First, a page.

Best for: Getting clear-cut qualitative feedback from your customers.
Semantic differential survey questions also ask respondents to rate something on a scale, but each end of the scale is a different, opposing statement. So, instead of answering the question "Do you agree or disagree with X?" respondents must answer questions about how something makes them feel or is perceived by them.
For example, a semantic differential question might ask, "On a scale of 1 to 5, how would you evaluate the service you received?" with 1 being "terrible" and 5 being "exceptional." These questions are all about evaluating respondents' intuitive responses, but they can be tougher to evaluate than more cut-and-dry responses, like agreement or disagreement.
Likert Scale vs. Semantic Differential
Both Likert scale and semantic differential questions are asked on a scale respondents have to evaluate, but the difference lies in how the questions are asked. With Likert scale survey questions, respondents are presented with a statement they must agree or disagree with. With semantic differential survey questions, respondents are asked to complete a sentence, with each end of the scale consisting of different and opposing words or phrases.
Best for: Getting concise data that's quick and simple to analyze.
Dichotomous survey questions offer only two responses that respondents must choose between. These questions are quick and easy for the respondents to answer and for you to analyze, but they don't leave much room for interpretation, either.
Best for: Gathering quantitative data with rating, ranking, and multiple choice questions.
Close ended survey questions are questions that have a set number of answers that respondents must choose from. All of the questions above are examples of close-ended survey questions. Whether the choices are multiple or only two, close-ended questions must be answered from a set of options provided by the survey creator.
Best for: Gathering qualitative feedback.
Open-ended questions are accompanied by an empty text box where the respondent can write a customer answer to the question.
This qualitative feedback can be incredibly helpful in understanding and interpreting customer sentiment and challenges. However, because it isn't quantitative, it isn't the easiest data to interpret if you want to analyze trends or changes in opinions. You need humans to interpret qualitative feedback for sentiment, tone, and correctness.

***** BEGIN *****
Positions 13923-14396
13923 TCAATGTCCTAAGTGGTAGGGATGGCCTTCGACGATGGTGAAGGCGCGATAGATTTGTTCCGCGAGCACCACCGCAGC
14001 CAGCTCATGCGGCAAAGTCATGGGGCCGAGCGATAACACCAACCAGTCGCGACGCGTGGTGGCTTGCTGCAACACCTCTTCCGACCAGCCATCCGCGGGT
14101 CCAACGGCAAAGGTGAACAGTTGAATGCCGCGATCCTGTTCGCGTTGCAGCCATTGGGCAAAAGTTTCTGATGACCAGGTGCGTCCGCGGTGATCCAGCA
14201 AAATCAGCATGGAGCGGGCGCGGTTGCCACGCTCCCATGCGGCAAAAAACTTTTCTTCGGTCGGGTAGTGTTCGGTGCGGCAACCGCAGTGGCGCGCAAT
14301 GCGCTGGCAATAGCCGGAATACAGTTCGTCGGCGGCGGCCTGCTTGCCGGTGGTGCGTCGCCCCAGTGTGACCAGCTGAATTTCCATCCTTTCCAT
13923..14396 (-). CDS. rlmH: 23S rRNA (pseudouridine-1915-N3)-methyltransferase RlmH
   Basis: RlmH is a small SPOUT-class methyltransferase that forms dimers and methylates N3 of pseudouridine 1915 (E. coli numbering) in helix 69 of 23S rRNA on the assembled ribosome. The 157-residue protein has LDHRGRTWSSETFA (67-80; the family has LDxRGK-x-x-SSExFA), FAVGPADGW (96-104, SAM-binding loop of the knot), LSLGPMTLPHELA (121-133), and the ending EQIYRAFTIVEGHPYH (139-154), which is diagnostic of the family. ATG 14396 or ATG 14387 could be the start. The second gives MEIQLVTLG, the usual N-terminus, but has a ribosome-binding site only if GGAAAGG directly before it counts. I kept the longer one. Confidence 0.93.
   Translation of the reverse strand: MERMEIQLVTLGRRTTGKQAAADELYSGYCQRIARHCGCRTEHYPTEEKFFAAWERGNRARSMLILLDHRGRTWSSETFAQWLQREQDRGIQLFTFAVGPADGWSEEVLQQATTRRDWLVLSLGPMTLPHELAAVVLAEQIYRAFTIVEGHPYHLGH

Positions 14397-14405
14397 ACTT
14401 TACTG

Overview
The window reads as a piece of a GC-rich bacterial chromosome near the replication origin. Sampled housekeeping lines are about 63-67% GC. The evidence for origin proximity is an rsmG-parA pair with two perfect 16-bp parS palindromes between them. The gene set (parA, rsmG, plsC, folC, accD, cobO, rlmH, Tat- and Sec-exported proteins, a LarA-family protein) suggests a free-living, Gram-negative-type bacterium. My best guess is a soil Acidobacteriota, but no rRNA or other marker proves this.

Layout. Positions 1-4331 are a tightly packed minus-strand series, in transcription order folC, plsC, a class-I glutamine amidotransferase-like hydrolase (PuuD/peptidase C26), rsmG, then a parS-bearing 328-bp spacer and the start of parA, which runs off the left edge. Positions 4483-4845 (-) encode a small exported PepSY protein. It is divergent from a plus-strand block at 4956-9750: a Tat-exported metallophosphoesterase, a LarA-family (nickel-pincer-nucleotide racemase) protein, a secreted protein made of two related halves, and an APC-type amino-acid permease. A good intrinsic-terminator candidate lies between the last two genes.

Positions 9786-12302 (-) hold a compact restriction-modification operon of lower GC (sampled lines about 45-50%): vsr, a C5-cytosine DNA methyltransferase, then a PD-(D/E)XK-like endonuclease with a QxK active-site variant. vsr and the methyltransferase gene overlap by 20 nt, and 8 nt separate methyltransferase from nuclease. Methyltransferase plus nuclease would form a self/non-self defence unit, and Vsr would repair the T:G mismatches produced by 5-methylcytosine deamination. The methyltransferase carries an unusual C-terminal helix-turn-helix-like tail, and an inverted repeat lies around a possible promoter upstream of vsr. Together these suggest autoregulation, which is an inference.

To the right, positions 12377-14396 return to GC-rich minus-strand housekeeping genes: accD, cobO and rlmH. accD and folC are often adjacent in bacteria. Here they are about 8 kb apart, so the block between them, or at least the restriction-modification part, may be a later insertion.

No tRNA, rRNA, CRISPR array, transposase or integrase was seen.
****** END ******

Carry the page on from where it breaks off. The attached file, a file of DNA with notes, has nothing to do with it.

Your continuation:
We suggest including open-ended questions alongside at least one other closed-ended question to collect data you can analyze and forecast over time, as well as those valuable qualitative insights straight from your consumers.
Different Types of Survey Questions to Use: Examples
1. Multiple Choice
Here's an example of a single-answer multiple choice question:
Here's an example of a multiple-answer multiple choice question:
2. Rating Scale
Here's an example of a rating scale survey question in a frequently-used format: NPS.
3. Likert Scale
Here's an example of a five-point Likert scale:
Here's an example of a seven-point Likert scale:
Here's an example of a ranking survey question:
5. Semantic Differential
Here are examples of semantic differential survey questions:
Here's an example of a dichotomous survey question:
Here's an example of a close-ended, multiple-choice survey question:
Here's an example of an open-ended question you might include in a survey:
How to Write Survey Questions
- Write unbiased survey questions.
- Don't write loaded questions.
- Keep survey question phrasing neutral.
- Don't use jargon.
- Avoid using negative questions.
- Don't write double-barreled questions.
- Encourage respondents to answer all questions.
- Give respondents an option to skip.
- Keep questions clear and concise.
- Test your survey.
You have the must-know survey question basics down — now it's time to learn how to write survey questions. Don't worry — it's more intimidating than it sounds. I know you're going to do a great job.
1. Write unbiased survey questions.
Leading survey questions are questions that suggest what answer the respondent should select.
Here's an example of a leading survey question: "What's your favorite tool that HubSpot offers?"
This is a leading question because the survey respondent might not like using HubSpot, so a list of different software tools might not accurately reflect the true answer. This question could be improved by offering an answer that allows the respondent not to have a favorite tool.
These questions aren't objective and will lead your respondents to answer a question in a certain way based solely on the wording of the question, making the results unreliable. To avoid this, keep survey questions clear and concise, leaving you little room to lead respondents to your preferred answer. If you are unsure if you have a biased question on your hands, have someone unfamiliar with the survey or subject matter review it and get their feedback.
2. Don't write loaded questions.
Along the same lines, loaded questions force survey respondents to choose an answer that doesn't reflect their opinion, thereby making your data unreliable.
Here's an example of a loaded question: "Where do you enjoy watching sports games?"
This is a loaded question because the respondent might not watch sports games. The survey question would need to include an answer option along the lines of "I don't watch sports games" in order to be objective.
Loaded questions typically contain emotionally charged assumptions that can push a respondent toward answering in a specific way. Remove the emotion from your survey questions by keeping them (mostly) free of adjectives.